Let's get right to it, shall we?
Red Sonja 2
I'll admit it. I'm reading this only because Gail Simone is writing it, same reason I'm reading The Movement. I love her writing and I don't want to read the rebooted Batgirl, so I have to take my Gail Simone stories wherever else I can find them. I really don't know Red Sonja. I think I read a couple of stories with her too long ago for me to recall clearly. But I'm really enjoying this even with it only two issues in. Along with the blood and gore battles, there's some real character development here, along with feminist undertones. Sonja faces off against Dark Annisia, the warrior she considers a sister and was supposed to battle to the death before their rescue last issue. Without revealing too much, Sonja ends up in exile, which, given Simone's take on the character is only two issues old, makes for a quick setup for what I'm assuming is a lone wolf storyline for the character. I'm eager to see on what personal journey Simone is taking Red Sonja.
Astro City 3
This book -- by Kurt Busiek, with lovely, realistic art by Brent Eric Anderson and a wonderful Alex Ross cover -- dealing with the humans who intersect with super beings, continues to impress in its return. Last issue, Marella Cowper, triage specialist for the Honor Guard Call Center, discovered that a disastrous event had originated from one of the calls she'd taken, and she's overcome with guilt for the deaths that resulted. But rather than wallow in that guilt, she tries to do something positive to make up for it, while waiting for what she considers the inevitable consequence of her error, being fired from the job she's come to love. And in actively trying to help despite her guilt and fear, she shows what true heroism is. If you love superheros and you want to be reminded of the time when superhero books were fun as well as thought-provoking, not to mention different than everything else out there, this is the book for you.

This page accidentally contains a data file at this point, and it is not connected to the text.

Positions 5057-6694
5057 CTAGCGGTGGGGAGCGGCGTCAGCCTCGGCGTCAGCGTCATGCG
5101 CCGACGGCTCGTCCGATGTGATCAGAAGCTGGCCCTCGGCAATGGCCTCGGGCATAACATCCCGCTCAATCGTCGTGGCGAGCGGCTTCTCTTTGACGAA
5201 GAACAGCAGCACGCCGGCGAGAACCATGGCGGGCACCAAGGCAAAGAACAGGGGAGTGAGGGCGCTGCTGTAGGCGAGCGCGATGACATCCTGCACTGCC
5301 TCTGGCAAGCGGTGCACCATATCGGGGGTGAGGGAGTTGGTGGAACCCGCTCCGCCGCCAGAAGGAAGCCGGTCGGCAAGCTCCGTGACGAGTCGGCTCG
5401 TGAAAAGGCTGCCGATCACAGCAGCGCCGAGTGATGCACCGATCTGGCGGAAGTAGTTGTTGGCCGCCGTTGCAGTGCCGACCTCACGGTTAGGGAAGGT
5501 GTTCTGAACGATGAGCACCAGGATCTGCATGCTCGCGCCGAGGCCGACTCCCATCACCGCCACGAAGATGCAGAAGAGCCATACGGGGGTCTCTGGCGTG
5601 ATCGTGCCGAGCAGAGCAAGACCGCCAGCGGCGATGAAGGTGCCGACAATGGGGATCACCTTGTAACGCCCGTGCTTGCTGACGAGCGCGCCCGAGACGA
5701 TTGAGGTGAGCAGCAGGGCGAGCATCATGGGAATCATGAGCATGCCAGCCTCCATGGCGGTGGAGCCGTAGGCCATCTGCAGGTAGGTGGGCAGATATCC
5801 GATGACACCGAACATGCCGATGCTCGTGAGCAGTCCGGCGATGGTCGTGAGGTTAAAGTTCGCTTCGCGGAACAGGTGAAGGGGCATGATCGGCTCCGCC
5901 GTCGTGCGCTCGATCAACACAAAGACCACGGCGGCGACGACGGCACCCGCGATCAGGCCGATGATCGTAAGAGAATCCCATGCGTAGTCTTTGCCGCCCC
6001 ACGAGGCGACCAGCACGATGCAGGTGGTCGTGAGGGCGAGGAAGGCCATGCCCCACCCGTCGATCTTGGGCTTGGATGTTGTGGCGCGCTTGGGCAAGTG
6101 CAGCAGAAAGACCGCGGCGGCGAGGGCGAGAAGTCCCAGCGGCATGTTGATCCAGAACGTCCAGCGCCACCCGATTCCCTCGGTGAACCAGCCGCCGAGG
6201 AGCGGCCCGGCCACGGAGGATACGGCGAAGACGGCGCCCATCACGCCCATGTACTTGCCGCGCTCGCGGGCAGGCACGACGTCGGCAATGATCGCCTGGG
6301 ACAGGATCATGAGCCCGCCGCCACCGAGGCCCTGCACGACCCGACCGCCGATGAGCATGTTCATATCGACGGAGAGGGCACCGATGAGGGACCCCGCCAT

Lost Vegas 1-4
I read the first 3 fairly quickly, once I had the 3rd, figuring the last would be available soon, but it wasn't and by the time I got it last week, I'd forgotten much of the first three. I should've waited for the whole thing, but that's how I fell behind in my comics reading in the first place, waiting for stories to be completed. At any rate, this 4-part sorta science fiction story, written by Jim McCann and illustrated by Janet Lee, is a romp and a half. Roland's a gambler and when he's caught cheating, he ends up imprisoned on the very same gambling spaceship where he was plying his trade. Wearing a electronic collar, he and his fellow inmates are required to put in time working in the ship's casinos. All Roland wants is to escape, and with the help of some willing aliens, he's come up with a plan. But even the best plans can hit a few bumps, and Roland's plan hits some boulders. A fun little story.